For more stories and photos check out my Instagram feed:


There is nothing beautiful than nature

Great shots, most excellent information, especially about how to survive the crossing...

As I lived on Haida Gwaii, one has to cross the strait separating Prince Rupert, a.k.a. "Rinse Rupert", the archipelago and it is known for being one of the worse one to cross.

Your descriptions reminded me of a few crossings I had there and of some stories I heard from other friends who came to visit me while I lived on one of the island.

The 97 knots is insane and the results of such storms incredible, it actually sinks into your soul. This is the kind of environmental phenomena worth experiencing at least one in a life time so you have an idea of what it feels like.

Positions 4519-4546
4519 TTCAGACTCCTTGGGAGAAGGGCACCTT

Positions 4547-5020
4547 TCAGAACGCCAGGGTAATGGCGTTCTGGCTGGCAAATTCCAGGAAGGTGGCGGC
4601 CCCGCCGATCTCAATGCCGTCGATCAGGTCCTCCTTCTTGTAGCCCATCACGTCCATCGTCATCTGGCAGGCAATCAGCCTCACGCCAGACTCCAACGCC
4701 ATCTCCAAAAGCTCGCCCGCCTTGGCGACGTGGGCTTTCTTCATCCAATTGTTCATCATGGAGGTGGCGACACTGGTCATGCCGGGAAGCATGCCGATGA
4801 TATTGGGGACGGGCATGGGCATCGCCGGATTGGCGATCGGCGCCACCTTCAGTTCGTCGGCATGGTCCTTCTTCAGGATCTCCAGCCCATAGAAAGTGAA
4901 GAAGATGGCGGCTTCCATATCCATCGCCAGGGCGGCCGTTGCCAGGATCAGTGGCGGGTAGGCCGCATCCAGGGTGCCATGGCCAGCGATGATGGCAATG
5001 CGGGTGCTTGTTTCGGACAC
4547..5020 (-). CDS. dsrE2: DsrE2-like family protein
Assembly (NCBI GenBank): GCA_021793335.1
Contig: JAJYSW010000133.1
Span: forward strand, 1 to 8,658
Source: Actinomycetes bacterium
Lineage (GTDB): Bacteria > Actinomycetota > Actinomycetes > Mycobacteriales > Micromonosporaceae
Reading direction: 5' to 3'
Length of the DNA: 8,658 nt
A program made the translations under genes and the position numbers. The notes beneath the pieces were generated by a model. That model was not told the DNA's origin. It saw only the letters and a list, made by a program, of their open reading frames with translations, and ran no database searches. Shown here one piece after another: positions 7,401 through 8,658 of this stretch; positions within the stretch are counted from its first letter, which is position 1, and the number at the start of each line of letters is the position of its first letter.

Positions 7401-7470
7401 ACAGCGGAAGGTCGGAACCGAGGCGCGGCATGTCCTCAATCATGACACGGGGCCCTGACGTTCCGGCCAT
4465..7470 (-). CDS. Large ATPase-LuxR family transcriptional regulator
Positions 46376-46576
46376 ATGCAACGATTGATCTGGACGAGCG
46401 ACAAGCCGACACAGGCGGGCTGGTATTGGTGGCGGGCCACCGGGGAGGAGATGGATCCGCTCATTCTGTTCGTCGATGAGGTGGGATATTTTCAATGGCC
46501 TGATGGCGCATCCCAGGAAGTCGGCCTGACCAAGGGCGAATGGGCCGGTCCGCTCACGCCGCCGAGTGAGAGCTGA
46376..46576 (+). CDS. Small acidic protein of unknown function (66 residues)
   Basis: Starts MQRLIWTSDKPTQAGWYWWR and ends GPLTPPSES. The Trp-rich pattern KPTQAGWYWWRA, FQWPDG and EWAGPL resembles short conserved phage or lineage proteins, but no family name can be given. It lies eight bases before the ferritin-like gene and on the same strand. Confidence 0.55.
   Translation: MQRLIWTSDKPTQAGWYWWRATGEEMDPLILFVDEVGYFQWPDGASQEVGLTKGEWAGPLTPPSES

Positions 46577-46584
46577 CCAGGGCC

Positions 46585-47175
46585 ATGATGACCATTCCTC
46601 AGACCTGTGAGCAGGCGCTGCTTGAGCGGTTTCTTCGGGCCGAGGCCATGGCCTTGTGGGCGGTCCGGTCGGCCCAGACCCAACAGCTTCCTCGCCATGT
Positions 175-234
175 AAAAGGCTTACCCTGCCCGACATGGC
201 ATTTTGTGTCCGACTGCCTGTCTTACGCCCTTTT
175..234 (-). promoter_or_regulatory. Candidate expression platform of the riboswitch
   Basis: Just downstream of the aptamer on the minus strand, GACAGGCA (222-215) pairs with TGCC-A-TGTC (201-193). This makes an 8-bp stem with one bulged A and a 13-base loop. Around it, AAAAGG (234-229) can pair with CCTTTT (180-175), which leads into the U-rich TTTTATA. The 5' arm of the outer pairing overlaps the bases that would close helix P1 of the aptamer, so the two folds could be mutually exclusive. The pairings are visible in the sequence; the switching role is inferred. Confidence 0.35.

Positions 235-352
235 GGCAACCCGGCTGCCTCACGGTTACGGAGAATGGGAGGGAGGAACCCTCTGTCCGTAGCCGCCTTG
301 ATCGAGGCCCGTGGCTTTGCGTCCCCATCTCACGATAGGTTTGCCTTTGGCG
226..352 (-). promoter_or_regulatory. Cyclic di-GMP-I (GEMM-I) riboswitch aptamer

Thanks again for such an excellent piece, namaste :)

Your Petrel photos are great, I've never noticed the coloring on a cape petrel before, it is pretty cool.

agreed, they are gorgeous birds to watch sore!! Thanks for your kind words :)

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It's times like this when I'm thankful for living at a juncture where information is at my finger tips. I'm never going to see the Drake, but the world is brought to my online devices through the eyes of "normal" people.

No journalistic ambition or motive, nothing to sell. Just people sharing lives and environments for the benefit of those who would probably never get to be there themselves.

Ever so slightly envious of your adventures!

wondefull picture birds..

"Nature does not have organs of speech, but it creates languages and hearts, through which it speaks and feels"